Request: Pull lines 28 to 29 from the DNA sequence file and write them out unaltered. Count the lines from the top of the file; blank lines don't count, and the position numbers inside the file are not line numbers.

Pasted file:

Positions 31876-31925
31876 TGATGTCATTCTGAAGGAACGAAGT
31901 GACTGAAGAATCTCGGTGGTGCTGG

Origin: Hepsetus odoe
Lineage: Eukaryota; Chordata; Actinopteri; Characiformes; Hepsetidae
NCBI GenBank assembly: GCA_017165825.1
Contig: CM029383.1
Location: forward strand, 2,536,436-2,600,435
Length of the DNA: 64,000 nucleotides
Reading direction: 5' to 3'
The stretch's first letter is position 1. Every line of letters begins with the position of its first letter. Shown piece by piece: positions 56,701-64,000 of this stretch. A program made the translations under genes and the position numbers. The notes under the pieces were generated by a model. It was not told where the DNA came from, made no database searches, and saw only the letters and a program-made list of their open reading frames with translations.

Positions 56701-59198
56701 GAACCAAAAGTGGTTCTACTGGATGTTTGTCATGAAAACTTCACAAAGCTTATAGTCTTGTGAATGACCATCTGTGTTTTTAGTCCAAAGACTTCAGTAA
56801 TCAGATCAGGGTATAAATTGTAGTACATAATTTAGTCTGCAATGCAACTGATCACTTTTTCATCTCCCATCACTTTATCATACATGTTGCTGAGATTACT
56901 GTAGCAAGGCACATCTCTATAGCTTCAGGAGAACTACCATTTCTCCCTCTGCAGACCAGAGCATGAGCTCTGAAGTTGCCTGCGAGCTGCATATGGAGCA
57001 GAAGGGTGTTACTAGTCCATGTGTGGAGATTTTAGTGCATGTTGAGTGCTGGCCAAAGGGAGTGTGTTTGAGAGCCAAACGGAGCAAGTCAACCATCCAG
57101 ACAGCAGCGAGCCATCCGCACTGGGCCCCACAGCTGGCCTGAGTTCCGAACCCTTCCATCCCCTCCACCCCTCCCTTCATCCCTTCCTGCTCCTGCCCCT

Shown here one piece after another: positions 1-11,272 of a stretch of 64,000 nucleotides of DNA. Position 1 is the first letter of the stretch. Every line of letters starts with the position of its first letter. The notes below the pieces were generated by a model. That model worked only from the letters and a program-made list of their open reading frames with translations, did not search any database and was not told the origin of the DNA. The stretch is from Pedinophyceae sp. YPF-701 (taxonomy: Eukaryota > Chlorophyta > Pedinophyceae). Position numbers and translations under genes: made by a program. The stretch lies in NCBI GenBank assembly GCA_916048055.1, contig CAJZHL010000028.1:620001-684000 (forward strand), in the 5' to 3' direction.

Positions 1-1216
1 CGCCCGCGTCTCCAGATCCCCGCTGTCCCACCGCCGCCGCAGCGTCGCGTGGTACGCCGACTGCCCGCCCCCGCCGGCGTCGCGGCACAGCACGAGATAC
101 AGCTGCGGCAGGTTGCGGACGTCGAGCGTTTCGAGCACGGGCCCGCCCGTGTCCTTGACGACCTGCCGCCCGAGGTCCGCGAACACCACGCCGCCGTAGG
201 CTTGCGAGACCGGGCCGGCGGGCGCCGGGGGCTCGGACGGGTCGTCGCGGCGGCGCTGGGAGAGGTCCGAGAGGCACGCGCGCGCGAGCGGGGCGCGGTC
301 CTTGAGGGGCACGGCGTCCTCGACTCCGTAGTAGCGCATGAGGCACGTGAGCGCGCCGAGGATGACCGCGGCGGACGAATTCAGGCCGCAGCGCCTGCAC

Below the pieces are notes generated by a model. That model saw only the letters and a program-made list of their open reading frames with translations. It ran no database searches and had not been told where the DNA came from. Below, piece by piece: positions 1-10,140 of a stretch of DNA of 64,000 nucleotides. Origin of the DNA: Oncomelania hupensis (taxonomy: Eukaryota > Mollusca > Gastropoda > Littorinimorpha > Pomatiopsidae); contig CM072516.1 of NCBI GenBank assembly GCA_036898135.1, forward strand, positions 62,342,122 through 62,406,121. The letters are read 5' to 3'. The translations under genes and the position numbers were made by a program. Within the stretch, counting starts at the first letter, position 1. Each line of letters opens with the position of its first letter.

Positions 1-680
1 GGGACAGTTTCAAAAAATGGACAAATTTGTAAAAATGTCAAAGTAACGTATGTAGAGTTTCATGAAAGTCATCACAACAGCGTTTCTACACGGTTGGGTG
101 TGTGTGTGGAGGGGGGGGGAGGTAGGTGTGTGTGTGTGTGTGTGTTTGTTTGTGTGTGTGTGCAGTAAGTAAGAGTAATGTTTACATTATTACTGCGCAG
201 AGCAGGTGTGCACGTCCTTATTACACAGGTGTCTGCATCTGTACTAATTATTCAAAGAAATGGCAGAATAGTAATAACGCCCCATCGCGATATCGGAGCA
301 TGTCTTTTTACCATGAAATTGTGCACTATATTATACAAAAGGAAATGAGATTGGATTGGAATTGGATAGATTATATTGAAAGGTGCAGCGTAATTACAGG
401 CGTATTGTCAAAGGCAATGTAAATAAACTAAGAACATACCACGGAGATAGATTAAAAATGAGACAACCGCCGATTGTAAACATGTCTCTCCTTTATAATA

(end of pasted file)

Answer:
201 AGCAGGTGTGCACGTCCTTATTACACAGGTGTCTGCATCTGTACTAATTATTCAAAGAAATGGCAGAATAGTAATAACGCCCCATCGCGATATCGGAGCA
301 TGTCTTTTTACCATGAAATTGTGCACTATATTATACAAAAGGAAATGAGATTGGATTGGAATTGGATAGATTATATTGAAAGGTGCAGCGTAATTACAGG